H1N1 was notorious for killing healthy young people, which is part of what made it so scary.

Quoting comorin (Reply 12):
BEST POST.

Thanks!   At least someone appreciated it!


User currently offlinescbriml From United Kingdom, joined Jul 2003, 12567 posts, RR: 46
Reply 15, posted (1 year 12 months 4 hours ago) and read 2402 times:
Support Airliners.net - become a First Class Member!

Quoting DocLightning (Reply 14):
H1N1 was notorious for killing healthy young people, which is part of what made it so scary.

In total, I believe around 17,000 deaths were attributed to it. Other 'flu strains have killed many more.



Time flies like an arrow, but fruit flies like a banana!
User currently offlineDocLightning From United States of America, joined Nov 2005, 19717 posts, RR: 58
Reply 16, posted (1 year 12 months 3 hours ago) and read 2383 times:

Quoting scbriml (Reply 15):
In total, I believe around 17,000 deaths were attributed to it. Other 'flu strains have killed many more.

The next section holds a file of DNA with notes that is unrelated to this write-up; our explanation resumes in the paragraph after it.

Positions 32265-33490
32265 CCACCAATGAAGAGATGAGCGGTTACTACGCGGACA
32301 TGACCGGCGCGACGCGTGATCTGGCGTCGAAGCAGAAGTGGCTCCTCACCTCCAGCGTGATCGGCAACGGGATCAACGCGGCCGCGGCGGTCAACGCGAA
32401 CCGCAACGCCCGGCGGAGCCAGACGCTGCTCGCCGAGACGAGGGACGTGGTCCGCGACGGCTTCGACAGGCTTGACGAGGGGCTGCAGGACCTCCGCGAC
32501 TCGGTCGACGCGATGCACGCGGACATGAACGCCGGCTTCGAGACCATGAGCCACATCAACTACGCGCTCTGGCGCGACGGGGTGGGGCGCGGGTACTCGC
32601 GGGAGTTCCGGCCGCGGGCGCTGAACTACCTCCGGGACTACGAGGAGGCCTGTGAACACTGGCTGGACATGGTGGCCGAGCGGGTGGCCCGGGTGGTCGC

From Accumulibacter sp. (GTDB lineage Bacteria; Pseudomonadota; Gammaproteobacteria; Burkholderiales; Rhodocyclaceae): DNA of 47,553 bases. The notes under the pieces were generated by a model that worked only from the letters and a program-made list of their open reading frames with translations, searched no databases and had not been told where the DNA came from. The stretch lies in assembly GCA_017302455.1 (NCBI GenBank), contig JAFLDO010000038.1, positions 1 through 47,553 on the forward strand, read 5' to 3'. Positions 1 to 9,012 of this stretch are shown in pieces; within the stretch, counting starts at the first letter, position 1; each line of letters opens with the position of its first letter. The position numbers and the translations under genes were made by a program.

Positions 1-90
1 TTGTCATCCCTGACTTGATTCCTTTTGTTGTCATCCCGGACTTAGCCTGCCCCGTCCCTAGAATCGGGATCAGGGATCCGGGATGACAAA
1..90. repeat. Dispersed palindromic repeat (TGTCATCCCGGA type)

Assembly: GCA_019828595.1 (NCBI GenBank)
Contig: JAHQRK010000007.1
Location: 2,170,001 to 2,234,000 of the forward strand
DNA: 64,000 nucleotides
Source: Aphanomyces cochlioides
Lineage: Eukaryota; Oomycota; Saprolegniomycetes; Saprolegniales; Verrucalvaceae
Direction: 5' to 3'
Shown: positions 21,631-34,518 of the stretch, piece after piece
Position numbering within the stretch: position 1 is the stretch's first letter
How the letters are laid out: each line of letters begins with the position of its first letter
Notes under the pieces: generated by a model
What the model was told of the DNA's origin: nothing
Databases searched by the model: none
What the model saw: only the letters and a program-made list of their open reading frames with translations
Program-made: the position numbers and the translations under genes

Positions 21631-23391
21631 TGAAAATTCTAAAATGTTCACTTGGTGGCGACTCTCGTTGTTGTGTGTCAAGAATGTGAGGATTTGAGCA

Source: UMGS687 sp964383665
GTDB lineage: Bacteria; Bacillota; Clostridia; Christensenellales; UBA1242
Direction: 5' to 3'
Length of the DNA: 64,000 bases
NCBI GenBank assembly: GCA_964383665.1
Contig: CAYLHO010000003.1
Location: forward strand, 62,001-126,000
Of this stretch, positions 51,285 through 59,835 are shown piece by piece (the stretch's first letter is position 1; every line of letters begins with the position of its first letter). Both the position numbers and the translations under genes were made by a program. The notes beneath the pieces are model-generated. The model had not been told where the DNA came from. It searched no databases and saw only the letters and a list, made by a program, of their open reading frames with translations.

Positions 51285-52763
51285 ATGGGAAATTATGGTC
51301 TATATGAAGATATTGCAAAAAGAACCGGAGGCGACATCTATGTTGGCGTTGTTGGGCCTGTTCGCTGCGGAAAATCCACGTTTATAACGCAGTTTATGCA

Yes, but this one was pretty bad. Remember that the death rate is modified by 1) the rapid availability of an effective vaccine and 2) the availability of ICU's. In 1918, for example, neither of those things were true.


User currently offlinepvjin From Finland, joined Mar 2012, 1263 posts, RR: 3
Reply 17, posted (1 year 12 months 3 hours ago) and read 2378 times:

Thanks for a warning. I think I will now go and buy food supplies for some years to come and build a small hut in middle of vast Finnish forests.


"A rational army would run away"
User currently offlineFCAFLYBOY From United Kingdom, joined Nov 2006, 596 posts, RR: 0
Reply 18, posted (1 year 12 months ago) and read 2338 times:

well hopefully it won't turn out like SARS. Does anyone know why he was flown by
Air Ambulance from Qatar to London? More specialist care or perhaps he was living here?


User currently offlineDocLightning From United States of America, joined Nov 2005, 19717 posts, RR: 58
Reply 19, posted (1 year 11 months 4 weeks 1 day 5 hours ago) and read 2202 times:

Quoting FCAFLYBOY (Reply 18):
well hopefully it won't turn out like SARS. Does anyone know why he was flown by
Air Ambulance from Qatar to London? More specialist care or perhaps he was living here?

My guess is that Qatar does not have the advanced facilities available in London, from negative-pressure isolation rooms to the laboratory facilities that can identify the pathogen. It's possible they have the isolation room, but the advanced laboratories required to identify a novel pathogen are pretty rare and are usually found only in major centers.